Boa-Língua cover


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Release: 17 March 2020

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  1. Canção do Gato
  2. Nos Montes
  3. Senhora dos Remédios
  4. Belgian Shepherd
  5. Yarın
  6. Danse Macabre
  7. Ay Işığında
  8. For Ghédalia
  9. Boa-Língua

Boa-Língua is the second album by Síria. It departs from her former work, Cuspo, using it as a foundation for structure and duration, while following very different pulses. Boa-Língua was made from recordings of practice sessions that were not originally intended to be used or worked as songs. Boa-Língua means “good tongue”, used in opposition to “má-língua”, literally “bad tongue”, a Portuguese expression for “tittle-tattle”.

“Canção do Gato” is a version of a song recorded by Tiago Pereira from A Música Portuguesa a Gostar Dela Própria. “Nos Montes” was remixed by @c’s Pedro Tudela & Miguel Carvalhais. Senhora dos Remédios is a version of a song as sang by Catarina Chitas and features a sample by Maile Colbert. “Belgian Shepherd” is a remix of the track by Rui P. Andrade from his album All Lovers Go To Heaven, it combines original sounds with recordings and voice, and it was previously released in Island Fever by Colectivo Casa Amarela. “Ay Işığında” is a version of the song as sang by Nərminə Məmmədova. For Ghédalia and Boa-Língua feature recordings by Los Niños Muertos, André Tasso & Bruno Humberto.

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Like my previous album, Boa-Língua was born and developed as a result of a subconscious will and energy, rather than a clear idea that was intended to be seen and heard.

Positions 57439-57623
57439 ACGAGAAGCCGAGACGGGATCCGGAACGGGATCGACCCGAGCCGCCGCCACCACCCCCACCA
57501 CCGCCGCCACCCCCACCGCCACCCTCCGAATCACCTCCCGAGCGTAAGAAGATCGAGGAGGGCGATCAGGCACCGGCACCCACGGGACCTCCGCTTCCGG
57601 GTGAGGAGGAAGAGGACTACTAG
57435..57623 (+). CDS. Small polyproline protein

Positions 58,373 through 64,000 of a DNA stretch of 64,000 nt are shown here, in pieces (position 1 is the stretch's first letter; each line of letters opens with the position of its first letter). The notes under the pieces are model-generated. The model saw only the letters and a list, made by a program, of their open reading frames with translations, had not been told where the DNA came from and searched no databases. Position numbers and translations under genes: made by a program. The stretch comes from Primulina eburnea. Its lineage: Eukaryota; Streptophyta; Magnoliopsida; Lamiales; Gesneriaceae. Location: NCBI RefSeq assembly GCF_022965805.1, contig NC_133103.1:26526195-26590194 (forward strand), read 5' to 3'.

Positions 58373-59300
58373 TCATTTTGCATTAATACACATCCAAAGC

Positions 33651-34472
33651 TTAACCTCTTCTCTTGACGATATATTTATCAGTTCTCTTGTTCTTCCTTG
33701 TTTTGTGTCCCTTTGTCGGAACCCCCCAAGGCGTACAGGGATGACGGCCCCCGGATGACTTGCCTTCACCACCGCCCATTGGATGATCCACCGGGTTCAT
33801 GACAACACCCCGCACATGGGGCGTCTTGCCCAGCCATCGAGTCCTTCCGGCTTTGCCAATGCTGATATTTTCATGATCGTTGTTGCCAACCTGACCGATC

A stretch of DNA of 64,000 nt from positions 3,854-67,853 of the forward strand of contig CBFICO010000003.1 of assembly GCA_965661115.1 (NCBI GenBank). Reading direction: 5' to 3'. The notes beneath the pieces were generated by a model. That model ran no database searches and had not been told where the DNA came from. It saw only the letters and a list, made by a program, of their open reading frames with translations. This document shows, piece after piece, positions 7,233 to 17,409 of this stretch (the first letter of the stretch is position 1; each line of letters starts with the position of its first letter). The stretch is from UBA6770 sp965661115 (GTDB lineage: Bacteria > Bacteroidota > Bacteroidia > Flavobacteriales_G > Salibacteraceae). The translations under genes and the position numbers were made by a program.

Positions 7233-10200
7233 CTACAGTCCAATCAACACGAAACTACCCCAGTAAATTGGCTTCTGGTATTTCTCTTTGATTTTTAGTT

During a season in the studio, the voice was given way to freely exist in a context of exercises of improvisation. These sessions were recorded and later heard as a tool to analyse vocal practice. Spontaneously and intuitively, these recordings began to be edited, combined and mixed, until a sequence of 9 proto-songs emerged.

Each theme waited for the sounds that intertwined with the voice. As it had happened in Cuspo. This time, however, the voice was mostly used in its original version of vocal exercises, because the work was anchored in this spontaneity and unintentionality. And it developed by itself, with me being an attentive vehicle, an open channel for the work to flourish. The sounds beyond the voice come from various sources: percussions were recorded by me in the studio, other sounds were collected from archives.

The space for introspection and self-examination that the studio provided came at a time when I felt it was necessary to find an answer to the perceived tendency for obloquy, reproach, gossip, voluntary misunderstanding, etc. I asked myself: What happens when we find ourselves in the midst of people who behave in this way, sneaky or directly? Do we become, sooner or later, the same? Do we silent ourselves as a response? Or do we resist this tendency through the opposite attitude? That's where the album’s title came from.

The repertoire of Boa-Língua consists of versions of traditional songs and chants, a version of one Azerbaijani song, two originals (one in Turkish, one in Portuguese) and two original songs in which the voice does not take the form of words.

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